It was a great plan, in theory. We’d get up early in Arezzo, take a train to Perugia, stop in Perugia for a few hours to view Perugino’s frescoes and then continue by bus to Gubbio. Here’s what happened: we took a train from Arezzo to Perugia, stopped in Perugia for a few hours, and caught a bus to Gubbio all while it rained so unbelievably, apocalyptically hard we were expecting Noah to cruise by and wave at us from his giant yacht full of twin animals.
So anyway, we made it to Perugia in semi-drowned state, where the kind-hearted staff at the tourist office volunteered to hold our waterlogged backpacks. We squish squished our way into the rooms of Collegio del Cambio, former home of Perugia’s Exchange Guild.
(As no photography was allowed, all images of the frescoes are from Web Gallery of Art.)
Imagine it’s 1498 and this is your office. You’re thinking “Oh hey, got an office suite for the money changers here, maybe I should hire Pietro Perugino to fresco it up with a mixture of the personification of virtues, famous men of antiquity and a few random religious scenes.” OMG THE RENAISSANCE: this I why I love it.
Self-portrait of the artist, Pietro Perugino, flaunting his butt chin and an artist statement that would no doubt be fascinating if I could read Latin.
God and Moses are showing off the latest trend in bifurcated beards. All the prophets and sibyls are posing like an art history professor just rushed the scene shouting “Okay, I want everyone in a contrapposto stance, good… good, and now wrap yourself with a prophecy banner Miss America style. Well done! You getting all this Perugino?”
17 year old Raphael assisted with the frescoes and modeled for the pretty prophet in the tricorne hat.
Personification of the cardinal virtues float on clouds over a high-fashion line up of famous men of antiquity. The figure of Fortitude, floating upper left in a yellow skirt, is attributed to Raphael.
They wore f-ing amazeballs hats, these famous men of antiquity.
More floating Cardinal virtues, accompanied by cherubs toting elaborate plaques, over the heads of still more famous dudes of antiquity.
A rather well fed baby Jesus.
The Jazz Hands Transfiguration.
Perugia is one big hill and to get around without killing your knees you can take the adorable Minimetrò. The heavy rain prevented us from getting a decent picture, but they are cute little cars that whisk you silently along.
Our Minimetrò warned us (in English!) not to trip over dog leashes.
Fontana Maggiore, a 13th century fountain by Nicola and Giovanni Pisano.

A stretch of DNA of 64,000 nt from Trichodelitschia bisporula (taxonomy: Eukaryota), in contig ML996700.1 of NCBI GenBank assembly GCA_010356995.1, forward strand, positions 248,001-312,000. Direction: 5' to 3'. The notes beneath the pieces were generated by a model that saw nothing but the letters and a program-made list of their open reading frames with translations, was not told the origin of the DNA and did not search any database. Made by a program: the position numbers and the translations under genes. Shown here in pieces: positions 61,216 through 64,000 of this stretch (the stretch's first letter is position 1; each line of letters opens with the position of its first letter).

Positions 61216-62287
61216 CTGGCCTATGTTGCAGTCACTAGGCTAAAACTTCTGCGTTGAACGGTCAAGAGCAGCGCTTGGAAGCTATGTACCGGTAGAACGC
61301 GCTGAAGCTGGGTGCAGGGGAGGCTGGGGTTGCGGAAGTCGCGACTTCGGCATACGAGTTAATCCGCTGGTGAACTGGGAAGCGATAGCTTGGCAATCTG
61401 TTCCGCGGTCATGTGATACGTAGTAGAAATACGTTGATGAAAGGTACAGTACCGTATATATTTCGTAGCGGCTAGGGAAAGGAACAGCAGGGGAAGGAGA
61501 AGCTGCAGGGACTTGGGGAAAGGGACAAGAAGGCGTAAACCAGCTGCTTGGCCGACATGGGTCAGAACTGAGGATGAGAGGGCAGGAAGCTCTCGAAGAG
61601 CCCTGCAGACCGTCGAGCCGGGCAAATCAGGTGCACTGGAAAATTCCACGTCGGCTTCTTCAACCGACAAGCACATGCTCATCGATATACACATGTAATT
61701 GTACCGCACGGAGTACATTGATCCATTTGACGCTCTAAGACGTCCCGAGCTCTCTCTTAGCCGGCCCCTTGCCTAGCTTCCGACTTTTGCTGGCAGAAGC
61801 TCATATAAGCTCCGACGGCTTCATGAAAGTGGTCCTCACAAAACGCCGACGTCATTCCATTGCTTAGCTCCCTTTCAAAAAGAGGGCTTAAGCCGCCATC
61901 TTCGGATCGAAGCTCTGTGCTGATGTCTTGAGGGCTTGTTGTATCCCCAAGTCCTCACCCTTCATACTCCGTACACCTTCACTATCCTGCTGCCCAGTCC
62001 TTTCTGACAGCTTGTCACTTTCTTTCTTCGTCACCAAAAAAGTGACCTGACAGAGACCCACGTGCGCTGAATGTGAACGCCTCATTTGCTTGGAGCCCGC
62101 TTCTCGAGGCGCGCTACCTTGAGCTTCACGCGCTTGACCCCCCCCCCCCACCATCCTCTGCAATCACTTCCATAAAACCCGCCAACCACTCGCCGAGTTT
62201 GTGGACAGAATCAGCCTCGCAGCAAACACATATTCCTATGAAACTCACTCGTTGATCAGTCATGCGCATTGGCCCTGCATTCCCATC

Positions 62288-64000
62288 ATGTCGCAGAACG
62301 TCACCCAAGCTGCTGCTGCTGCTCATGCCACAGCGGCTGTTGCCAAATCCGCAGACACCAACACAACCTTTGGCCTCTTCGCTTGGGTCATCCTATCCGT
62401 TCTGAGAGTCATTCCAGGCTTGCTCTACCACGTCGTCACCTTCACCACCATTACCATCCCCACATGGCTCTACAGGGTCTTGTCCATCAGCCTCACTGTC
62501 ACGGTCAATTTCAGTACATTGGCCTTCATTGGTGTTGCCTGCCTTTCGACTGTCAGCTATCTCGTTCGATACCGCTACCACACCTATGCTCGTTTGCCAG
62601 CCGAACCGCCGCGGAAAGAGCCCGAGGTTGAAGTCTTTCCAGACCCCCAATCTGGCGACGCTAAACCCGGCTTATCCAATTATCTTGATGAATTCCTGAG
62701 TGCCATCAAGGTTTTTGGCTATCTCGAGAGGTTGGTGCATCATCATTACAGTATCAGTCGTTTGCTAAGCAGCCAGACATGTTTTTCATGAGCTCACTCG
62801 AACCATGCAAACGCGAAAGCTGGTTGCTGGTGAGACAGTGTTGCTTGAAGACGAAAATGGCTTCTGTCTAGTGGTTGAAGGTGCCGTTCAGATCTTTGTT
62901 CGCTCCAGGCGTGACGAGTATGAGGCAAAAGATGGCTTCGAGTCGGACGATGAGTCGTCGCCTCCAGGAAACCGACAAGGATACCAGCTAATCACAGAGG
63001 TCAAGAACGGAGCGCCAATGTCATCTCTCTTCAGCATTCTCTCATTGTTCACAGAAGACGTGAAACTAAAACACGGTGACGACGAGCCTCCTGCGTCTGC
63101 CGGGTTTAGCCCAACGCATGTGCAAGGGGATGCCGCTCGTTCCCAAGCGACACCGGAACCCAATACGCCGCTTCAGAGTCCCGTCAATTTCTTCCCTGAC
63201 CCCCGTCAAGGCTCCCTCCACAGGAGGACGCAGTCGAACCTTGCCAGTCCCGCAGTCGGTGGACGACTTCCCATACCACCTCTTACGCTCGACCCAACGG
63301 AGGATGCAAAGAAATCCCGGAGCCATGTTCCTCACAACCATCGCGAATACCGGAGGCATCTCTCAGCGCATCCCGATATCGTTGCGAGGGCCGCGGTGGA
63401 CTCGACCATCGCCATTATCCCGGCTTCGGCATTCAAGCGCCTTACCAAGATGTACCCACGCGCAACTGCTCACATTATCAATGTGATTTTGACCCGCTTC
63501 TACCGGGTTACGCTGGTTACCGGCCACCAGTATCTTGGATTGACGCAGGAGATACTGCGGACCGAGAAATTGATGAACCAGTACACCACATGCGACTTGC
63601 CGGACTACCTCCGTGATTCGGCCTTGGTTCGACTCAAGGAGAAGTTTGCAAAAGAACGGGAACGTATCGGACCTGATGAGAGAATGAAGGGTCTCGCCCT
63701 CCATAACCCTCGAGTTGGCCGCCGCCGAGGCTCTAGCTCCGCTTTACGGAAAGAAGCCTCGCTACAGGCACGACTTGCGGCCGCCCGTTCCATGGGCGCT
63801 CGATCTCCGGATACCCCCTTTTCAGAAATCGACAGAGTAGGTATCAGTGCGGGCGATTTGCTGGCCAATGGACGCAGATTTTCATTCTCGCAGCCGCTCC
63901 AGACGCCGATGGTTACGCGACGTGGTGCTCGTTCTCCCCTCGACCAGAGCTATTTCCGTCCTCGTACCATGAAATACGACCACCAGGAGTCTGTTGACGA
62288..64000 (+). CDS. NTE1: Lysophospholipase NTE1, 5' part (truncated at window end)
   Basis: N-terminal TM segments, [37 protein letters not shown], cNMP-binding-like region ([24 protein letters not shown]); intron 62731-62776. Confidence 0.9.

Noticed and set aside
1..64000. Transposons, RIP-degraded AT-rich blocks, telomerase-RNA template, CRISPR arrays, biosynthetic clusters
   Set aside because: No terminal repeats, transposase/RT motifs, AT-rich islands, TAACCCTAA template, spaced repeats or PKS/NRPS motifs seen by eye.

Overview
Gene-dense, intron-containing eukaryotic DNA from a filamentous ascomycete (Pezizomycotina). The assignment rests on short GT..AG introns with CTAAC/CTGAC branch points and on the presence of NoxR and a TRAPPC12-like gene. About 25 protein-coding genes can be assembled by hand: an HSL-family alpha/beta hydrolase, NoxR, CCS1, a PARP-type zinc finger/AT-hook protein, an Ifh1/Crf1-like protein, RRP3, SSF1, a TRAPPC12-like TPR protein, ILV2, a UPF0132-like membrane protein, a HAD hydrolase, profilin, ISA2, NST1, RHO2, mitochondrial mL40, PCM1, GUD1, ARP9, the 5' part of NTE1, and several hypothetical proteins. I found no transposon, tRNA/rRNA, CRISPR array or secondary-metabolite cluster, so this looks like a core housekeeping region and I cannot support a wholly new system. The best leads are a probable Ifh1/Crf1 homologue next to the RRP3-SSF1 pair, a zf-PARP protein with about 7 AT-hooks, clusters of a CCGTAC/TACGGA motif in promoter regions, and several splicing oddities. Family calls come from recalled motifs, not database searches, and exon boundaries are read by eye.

Interior of Perugia’s town hall: decorative medieval murals and powder blue early 80’s conference chairs.
How we got to Perugia: train from Arezzo.
Where we slept: Camere Annalisa Martini. Price: €42 for a double. Recommended: yes.
Some of those poses are amazing…especially when combined with the headgear!
I rather like the fact that the town hall caretakers are so accustomed to its murals that it doesn’t occur to them not to furnish it with those chairs…and the minimetro must be a Godsend: I remember a friend visiting Perugia years back and thinking that she was about to have a heart attack as she puffed her way up the steep inclines on a sunny day.
Perugino is a strange artist isn’t he? I admire his work a great deal, but then all those extreme poses and prissy faces make me giggle.
“Amazeballs” – I have to remember this. And the Jazz Hands Transfiguration needs to be set to music. Wonderful!
Hmmmm…maybe “All that jazz” as a soundtrack?
I just love your posts.
Thank you Cheryll–I’m fond of yours too!
Gotta say I let out very ungraceful laughter everytime I read your picture captions, hahaha!
Oh! So Raphael was Perugino’s assistant…. this is new info for me (even though I’m an architect, it’s sad how much of a noob I am in classic art haha)
Wonderful frescoes! Thank you for sharing 😀
Ungraceful laughter is the best sort!
Hah, I once spent a day in Perugia in the pouring rain – I know exactly the nearly-drowned feeling you describe. Still don’t understand how it can rain so heavily for so long…
It was a freak of nature I guess and actually quite scary. The bus ride into Gubbio was terrifying as many of the roads were washed out and the driver was whipping around them as if we were in an ambulance.